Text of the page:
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The Mandarin's Revenge!
The Moleman Strikes
The Death Of Tony Stark!
If I Die Let It Be With Honor
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Iron Man: Volume 1

creator: Larry Lieber
87 minutes (U) 1966
Maximum DVD Region 2 retail

RATING: 5/10
reviewed by Tom Matic
"Tony Stark makes you feel/
He's a cool exec with a heart of steel"

So begins the jingle that introduces this fascinating slice of McCarthy era kitsch, in which the Marvel hero is shown as a cold warrior vanquishing preposterous Red and Yellow perils. The first is the Mandarin, a lisping, pointy-eared Fu Manchu figure, who spends all his time in his laboratory devising various ingenious ways of doing away with our hero. Later we meet a kind of Goliath in Red Army uniform, who dons the USSR's own answer to Iron Man's body armour, inaugurating a set-piece battle between the two champions - Iron Man for the 'free world', his opponent in the Red corner, an atomic age jousting match or gladiatorial contest. Whatever next? Witchfinder General McCarthy meets the hulking Uncle Joe Stalin? In another episode, a scientist working on another suit of body armour (called the Crimson Dynamo) to rival Iron Man's defects to the West, just to show the Ruskies aren't all bad. The Chinese don't fare so well, their sole representative being the slant-eyed hobgoblin Mandarin. The crude racial/national stereotyping here makes contemporary scare mongering about fanatical Arab terrorists, in TV shows such as 24 and 'public service' documentary dramas like the BBC's Dirty War, seem sophisticated (and all the more insidious for that).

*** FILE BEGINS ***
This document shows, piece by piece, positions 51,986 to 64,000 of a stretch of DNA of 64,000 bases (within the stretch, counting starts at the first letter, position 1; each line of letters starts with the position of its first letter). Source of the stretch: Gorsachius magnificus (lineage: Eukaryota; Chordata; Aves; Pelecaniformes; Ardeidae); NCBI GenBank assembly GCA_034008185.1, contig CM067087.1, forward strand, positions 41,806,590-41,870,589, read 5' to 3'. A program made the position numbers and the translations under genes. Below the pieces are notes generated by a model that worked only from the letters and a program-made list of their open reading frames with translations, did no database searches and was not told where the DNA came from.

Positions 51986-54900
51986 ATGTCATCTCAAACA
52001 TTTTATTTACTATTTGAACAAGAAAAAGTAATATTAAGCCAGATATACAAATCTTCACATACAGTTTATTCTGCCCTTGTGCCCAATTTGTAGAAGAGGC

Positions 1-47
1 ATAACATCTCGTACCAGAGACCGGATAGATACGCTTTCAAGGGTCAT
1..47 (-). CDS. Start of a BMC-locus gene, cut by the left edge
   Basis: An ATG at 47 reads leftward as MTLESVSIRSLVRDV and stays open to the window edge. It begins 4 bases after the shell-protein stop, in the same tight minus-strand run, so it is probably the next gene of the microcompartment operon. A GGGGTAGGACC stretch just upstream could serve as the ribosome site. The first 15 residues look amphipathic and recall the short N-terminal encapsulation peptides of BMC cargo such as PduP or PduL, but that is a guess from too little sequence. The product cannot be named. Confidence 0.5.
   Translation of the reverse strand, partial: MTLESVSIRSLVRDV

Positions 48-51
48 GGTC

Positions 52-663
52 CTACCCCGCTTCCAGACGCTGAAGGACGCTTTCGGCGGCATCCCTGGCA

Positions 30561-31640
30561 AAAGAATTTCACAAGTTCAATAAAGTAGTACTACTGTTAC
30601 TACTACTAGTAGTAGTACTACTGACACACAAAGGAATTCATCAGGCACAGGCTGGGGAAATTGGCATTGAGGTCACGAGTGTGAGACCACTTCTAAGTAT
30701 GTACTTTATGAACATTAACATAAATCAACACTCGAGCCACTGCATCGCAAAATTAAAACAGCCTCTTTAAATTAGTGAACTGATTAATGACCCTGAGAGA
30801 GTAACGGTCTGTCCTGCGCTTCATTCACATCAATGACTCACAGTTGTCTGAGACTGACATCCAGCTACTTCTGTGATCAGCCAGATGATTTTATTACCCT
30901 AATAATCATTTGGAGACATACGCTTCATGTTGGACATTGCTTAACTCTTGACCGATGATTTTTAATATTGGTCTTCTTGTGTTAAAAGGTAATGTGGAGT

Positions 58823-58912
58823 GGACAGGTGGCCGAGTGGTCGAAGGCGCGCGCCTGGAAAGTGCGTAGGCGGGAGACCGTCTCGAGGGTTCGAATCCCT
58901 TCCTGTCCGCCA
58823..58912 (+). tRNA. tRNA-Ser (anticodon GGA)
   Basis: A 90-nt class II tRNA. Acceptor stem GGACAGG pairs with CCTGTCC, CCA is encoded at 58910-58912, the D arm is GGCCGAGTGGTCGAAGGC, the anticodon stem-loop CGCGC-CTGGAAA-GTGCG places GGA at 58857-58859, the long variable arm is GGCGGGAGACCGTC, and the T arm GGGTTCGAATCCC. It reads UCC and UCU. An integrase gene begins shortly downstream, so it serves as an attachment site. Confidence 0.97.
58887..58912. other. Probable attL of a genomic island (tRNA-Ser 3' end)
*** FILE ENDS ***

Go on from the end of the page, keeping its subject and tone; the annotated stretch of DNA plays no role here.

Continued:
As for their nemesis, a prototype 'RoboCop' helping to fulfil America's historical role as global policeman, his alter ego Tony Stark is not that different from his superhero persona. Most Marvel and DC superheroes have 'day jobs' with no relation to their crime-fighting costumed crusading. Stark on the other hand seems to run the whole American military industrial complex single-handedly by day, from his factory where he develops rockets and missiles to give the 'free world' the edge in the space/arms race. When he isn't busy inventing super weapons, he's being one himself! And yet he still finds time to address the Pentagon on security matters.

The primitive animation, more like a series of moving cardboard cut-outs than a proper cartoon, resembles a Roy Lichtenstein picture complete with 'kapow' type graphics, a device more familiar from the Adam West Batman series. Batman exploited superhero camp more knowingly of course, and these Marvel adaptations are a more artless example of this subgenre. This very artlessness gives Iron Man and its ilk a certain endearing appeal, but its charm does tend to wear thin after awhile. Eagle-eared viewers may notice that it uses the same library stock music as Rudolf Cartier's production of Quatermass And The Pit, a TV SF classic that couldn't be more different from this hokum.
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